Blu-ray screenshots were captured as full resolution .png in Totem Movie Player, and compressed to .jpg at a quality setting of 97% using the ImageMagick command line tool.
Far less troublesome is the audio, which presents Demetrius and the Gladiators‘ original 4-track surround mix in lossless DTS-HD MA. The separation here is notable, and obviously intended for BIG theatrical projection – even the dialogue makes full use of the track’s right, left, and center channels. While the dialogue and sound effect sound as strong as can be expected from the vintage mix it’s Franz Waxman’s exhilarating score (which also incorporates themes adapted from Alfred Newman’s score for The Robe) that really wows. Waxman’s compositions are as essential Demetrius‘s epic style as its enormous sets and color CinemaScope photography, and I found his heroic opening melody bouncing about in my brain long after the imagery had faded. The only drawback on the audio front is, again, a lack of optional English subtitles. Fox’s own editions always come with a mix of them, and that they aren’t even providing Twilight Time with an SDH track is a crying shame.
Supplements are light, as expected (and advertised), with an original trailer (in SD) providing the only video extra. The only other supplement is of excellent stuff, however – Franz Waxman’s score, included as an isolated DTS-HD MA 2.0 track. The Film Score Monthly CD issue of the same is long out of print, and the importance of its addition here should not be understated. Twilight Time’s typically excellent packaging (which amusingly reverses the trend of giving the word “GLADIATORS” dominance over the name of the film’s hero) is again highlighted by a liner essay from the esteemed Julie Kirgo, who clearly has a ball discussing the film even screenwriter Philip Dunne labelled a “harebrained adventure”.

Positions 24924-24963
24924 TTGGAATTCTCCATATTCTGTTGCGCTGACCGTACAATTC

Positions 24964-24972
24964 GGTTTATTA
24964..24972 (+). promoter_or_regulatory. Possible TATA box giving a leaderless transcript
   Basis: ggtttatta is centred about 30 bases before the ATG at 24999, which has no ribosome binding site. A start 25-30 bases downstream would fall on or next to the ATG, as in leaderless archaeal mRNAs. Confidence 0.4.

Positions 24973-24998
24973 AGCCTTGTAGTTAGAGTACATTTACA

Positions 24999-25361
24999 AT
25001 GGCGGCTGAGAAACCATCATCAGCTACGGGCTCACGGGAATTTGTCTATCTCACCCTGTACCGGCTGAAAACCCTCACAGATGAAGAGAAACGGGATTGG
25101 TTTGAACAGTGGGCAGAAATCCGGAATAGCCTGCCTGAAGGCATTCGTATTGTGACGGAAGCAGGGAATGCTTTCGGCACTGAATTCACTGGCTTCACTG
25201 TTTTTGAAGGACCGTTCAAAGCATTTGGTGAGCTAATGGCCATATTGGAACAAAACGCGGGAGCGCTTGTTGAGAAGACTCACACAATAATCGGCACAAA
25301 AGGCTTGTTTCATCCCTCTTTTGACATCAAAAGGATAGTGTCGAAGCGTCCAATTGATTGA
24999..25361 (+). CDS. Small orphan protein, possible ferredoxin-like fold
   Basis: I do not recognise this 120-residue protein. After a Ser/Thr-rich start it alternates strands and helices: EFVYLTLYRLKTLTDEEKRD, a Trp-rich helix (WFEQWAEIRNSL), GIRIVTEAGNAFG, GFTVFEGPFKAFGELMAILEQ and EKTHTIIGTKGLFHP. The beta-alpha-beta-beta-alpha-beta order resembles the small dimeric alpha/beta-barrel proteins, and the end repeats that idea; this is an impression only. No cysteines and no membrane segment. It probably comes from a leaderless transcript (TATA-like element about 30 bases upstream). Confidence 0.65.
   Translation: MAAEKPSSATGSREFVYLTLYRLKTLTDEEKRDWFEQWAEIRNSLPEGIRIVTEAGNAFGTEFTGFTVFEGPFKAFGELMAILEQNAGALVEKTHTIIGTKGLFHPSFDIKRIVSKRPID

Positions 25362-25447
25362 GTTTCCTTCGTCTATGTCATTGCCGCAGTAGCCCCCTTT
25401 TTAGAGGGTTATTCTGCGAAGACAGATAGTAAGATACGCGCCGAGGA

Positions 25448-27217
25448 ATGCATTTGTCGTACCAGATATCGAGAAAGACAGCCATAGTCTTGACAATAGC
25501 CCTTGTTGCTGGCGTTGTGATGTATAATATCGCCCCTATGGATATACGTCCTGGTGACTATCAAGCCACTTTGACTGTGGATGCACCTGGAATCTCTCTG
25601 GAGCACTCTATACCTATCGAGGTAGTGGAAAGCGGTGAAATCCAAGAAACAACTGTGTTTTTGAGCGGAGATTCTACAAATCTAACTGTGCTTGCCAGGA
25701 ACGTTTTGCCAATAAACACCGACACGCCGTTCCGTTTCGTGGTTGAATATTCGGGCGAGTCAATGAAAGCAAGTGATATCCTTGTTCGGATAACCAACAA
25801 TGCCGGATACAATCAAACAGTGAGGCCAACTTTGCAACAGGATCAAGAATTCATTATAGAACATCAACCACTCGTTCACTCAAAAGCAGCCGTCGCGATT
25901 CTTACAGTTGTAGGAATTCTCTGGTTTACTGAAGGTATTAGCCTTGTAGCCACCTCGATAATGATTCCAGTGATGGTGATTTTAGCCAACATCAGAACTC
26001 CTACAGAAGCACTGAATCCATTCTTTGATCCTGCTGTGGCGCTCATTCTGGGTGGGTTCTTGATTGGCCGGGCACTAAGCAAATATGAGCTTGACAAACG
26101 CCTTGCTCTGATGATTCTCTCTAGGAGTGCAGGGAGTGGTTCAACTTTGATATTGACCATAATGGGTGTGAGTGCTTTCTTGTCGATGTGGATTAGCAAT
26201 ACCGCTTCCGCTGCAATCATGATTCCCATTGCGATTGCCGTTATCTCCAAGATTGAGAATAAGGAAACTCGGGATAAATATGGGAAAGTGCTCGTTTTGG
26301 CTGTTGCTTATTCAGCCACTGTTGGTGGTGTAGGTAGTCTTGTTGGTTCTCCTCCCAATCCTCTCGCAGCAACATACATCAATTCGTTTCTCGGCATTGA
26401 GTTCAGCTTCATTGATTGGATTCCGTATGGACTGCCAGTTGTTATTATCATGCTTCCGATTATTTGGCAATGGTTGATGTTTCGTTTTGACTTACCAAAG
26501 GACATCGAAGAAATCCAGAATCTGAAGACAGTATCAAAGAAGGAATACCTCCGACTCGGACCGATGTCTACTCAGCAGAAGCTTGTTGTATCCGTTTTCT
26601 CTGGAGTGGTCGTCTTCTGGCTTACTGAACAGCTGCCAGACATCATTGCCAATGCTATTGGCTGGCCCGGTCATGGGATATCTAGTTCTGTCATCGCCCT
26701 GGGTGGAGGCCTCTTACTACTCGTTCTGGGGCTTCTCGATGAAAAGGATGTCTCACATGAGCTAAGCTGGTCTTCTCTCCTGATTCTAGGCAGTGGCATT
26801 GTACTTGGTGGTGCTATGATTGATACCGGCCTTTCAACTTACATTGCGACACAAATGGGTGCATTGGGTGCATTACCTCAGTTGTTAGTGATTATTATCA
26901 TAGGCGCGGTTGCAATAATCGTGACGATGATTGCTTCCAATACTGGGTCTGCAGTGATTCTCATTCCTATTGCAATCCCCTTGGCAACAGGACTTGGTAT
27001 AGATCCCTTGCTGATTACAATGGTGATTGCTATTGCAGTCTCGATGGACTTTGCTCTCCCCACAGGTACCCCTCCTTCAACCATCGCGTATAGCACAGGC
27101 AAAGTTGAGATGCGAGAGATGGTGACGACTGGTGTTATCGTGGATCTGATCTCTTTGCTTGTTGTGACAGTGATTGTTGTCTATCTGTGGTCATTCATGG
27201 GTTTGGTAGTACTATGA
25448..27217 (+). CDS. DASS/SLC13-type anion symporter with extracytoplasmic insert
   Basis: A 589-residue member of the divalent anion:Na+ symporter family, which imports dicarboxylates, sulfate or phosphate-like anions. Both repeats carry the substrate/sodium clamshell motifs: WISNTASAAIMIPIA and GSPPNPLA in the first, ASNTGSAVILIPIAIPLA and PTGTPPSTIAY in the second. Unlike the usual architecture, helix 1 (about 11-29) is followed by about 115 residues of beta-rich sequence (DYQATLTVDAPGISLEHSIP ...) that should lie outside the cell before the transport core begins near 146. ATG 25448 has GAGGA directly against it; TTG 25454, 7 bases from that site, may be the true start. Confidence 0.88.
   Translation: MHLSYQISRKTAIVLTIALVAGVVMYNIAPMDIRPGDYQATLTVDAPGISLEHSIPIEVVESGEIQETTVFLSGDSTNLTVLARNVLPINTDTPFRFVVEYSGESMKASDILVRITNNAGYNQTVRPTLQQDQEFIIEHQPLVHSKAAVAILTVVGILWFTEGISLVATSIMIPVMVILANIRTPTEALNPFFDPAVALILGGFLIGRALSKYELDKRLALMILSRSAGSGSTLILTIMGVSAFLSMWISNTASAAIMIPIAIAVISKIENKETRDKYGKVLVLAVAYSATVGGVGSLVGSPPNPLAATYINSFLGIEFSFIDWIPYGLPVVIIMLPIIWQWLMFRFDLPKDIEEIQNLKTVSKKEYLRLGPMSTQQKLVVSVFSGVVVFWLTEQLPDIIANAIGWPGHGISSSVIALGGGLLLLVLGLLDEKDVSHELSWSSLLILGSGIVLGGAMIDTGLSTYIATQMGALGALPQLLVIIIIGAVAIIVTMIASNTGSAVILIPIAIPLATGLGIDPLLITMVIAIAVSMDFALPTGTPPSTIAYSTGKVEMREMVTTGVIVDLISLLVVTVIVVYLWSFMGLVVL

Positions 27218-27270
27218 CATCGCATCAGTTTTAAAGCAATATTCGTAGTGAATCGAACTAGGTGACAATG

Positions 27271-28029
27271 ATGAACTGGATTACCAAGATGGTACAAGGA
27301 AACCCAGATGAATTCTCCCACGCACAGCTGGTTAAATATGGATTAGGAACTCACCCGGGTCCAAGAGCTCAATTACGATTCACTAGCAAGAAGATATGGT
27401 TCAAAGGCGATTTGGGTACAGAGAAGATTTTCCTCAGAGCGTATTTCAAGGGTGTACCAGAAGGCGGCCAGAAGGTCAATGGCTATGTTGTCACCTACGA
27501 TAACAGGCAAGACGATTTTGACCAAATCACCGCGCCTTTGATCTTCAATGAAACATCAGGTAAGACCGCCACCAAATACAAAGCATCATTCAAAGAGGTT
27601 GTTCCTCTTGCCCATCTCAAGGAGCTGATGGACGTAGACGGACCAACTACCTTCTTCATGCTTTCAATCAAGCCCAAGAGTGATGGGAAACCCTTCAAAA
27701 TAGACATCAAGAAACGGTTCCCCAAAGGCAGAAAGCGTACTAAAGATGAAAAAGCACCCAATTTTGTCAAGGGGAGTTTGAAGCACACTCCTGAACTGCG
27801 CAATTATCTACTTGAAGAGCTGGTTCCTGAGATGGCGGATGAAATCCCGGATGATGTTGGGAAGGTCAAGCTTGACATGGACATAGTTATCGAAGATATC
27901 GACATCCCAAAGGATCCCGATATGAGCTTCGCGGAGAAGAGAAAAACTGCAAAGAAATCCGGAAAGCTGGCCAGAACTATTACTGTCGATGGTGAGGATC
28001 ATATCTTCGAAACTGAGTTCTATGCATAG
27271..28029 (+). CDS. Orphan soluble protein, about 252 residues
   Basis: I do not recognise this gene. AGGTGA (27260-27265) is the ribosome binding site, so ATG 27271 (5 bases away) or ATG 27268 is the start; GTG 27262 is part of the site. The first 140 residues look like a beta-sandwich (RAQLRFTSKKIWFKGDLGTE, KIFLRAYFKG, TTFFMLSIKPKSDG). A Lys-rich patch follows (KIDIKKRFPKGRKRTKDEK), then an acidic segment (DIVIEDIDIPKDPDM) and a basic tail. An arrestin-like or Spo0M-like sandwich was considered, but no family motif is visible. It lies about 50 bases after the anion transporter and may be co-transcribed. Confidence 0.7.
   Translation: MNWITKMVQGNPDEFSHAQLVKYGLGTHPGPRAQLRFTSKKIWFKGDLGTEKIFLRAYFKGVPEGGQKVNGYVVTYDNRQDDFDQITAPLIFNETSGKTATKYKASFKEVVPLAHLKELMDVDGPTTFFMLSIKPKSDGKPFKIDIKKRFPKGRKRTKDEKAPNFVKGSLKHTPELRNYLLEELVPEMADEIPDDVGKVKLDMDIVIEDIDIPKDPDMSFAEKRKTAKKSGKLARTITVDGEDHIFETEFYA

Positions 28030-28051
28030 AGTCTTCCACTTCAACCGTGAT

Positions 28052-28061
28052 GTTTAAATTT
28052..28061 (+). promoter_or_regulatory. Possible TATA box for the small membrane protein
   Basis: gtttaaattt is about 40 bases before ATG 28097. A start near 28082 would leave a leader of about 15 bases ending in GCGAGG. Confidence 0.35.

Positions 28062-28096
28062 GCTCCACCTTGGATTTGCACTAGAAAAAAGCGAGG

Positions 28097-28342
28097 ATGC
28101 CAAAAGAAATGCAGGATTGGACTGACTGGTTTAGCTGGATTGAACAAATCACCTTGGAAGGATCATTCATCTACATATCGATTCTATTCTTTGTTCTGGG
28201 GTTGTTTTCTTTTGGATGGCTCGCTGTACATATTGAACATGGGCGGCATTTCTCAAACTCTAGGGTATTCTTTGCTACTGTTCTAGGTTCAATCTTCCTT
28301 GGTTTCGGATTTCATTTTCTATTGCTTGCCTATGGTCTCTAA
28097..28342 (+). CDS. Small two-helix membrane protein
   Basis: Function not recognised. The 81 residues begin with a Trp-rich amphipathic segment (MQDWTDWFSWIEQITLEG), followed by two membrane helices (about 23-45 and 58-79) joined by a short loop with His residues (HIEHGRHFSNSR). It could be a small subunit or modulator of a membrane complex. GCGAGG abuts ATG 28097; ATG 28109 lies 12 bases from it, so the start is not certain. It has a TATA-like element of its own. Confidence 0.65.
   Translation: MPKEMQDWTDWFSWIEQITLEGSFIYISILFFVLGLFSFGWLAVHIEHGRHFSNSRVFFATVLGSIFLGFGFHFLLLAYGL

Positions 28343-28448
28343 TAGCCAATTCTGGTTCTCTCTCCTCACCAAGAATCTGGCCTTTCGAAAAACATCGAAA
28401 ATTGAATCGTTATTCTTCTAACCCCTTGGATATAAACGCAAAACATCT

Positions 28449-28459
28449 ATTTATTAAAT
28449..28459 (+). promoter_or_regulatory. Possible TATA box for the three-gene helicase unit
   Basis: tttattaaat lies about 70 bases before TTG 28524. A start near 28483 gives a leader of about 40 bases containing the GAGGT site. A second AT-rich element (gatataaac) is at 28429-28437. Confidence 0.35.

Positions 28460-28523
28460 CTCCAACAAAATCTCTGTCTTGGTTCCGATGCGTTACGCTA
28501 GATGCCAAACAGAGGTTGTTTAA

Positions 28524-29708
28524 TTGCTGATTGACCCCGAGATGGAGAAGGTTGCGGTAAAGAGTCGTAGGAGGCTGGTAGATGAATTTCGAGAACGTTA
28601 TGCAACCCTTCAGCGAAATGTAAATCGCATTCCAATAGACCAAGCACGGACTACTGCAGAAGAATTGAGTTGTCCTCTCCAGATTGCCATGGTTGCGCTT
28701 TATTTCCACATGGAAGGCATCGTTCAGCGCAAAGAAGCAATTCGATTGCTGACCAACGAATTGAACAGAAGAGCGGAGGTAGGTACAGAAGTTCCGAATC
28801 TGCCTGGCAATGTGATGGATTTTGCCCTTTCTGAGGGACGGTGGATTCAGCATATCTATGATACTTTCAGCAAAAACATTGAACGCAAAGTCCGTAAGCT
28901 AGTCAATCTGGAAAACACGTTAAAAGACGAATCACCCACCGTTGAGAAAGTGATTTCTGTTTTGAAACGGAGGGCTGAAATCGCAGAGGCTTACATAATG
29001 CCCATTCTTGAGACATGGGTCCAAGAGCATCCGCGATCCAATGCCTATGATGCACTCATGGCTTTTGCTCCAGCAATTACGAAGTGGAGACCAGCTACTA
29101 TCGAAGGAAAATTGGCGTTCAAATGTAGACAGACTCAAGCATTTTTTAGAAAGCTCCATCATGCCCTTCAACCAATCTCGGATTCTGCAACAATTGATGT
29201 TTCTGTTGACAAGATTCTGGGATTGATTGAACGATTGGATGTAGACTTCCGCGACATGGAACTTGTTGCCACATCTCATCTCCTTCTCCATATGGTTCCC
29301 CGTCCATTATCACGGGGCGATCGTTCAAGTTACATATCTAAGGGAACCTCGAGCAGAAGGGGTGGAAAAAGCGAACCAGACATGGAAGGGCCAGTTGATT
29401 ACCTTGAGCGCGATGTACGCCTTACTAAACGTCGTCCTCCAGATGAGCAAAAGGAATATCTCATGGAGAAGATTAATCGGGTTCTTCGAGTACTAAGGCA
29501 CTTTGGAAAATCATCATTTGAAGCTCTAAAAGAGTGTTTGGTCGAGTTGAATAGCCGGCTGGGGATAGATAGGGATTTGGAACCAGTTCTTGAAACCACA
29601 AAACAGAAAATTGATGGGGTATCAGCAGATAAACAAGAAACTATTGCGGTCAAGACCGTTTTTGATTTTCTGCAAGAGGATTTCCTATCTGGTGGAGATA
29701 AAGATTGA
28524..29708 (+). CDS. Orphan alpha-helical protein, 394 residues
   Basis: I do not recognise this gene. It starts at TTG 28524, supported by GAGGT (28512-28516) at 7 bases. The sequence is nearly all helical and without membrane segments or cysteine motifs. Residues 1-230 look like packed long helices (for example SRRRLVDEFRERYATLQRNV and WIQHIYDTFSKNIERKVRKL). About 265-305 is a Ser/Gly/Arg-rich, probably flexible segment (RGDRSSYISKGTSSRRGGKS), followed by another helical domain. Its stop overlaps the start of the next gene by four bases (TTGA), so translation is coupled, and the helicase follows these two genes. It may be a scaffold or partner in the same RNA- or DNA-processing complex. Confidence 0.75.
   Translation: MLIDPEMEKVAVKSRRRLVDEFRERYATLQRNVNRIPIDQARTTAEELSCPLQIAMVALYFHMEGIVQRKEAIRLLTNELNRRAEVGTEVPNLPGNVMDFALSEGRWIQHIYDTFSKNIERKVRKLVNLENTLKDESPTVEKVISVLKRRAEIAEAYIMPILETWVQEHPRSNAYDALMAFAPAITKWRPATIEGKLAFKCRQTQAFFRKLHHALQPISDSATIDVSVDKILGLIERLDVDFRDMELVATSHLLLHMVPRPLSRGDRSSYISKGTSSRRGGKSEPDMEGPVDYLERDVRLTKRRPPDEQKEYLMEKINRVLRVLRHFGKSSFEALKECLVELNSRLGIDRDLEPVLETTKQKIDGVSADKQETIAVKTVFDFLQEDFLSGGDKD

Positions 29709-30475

Demetrius and the Gladiators may be a harebrained adventure, but it wouldn’t have retained a quarter of its substantial appeal if it were anything else. Though loaded with compulsory attempts at evoking the pious gravitas of its predecessor Demetrius is ultimately all about seeing its eponymous hero break as many commandments as his test-of-faith (and the Code) will allow, and while the final product may never reach the dizzying heights of vintage DeMille-ian excess (Sign of the Cross this isn’t) it still offers plenty of that indelible old-Hollywood spectacle. For their part Twilight Time have offered another solid Blu-ray treatment, even if the HD materials leave something to be desired. Recommended, if for the keen lossless audio options alone.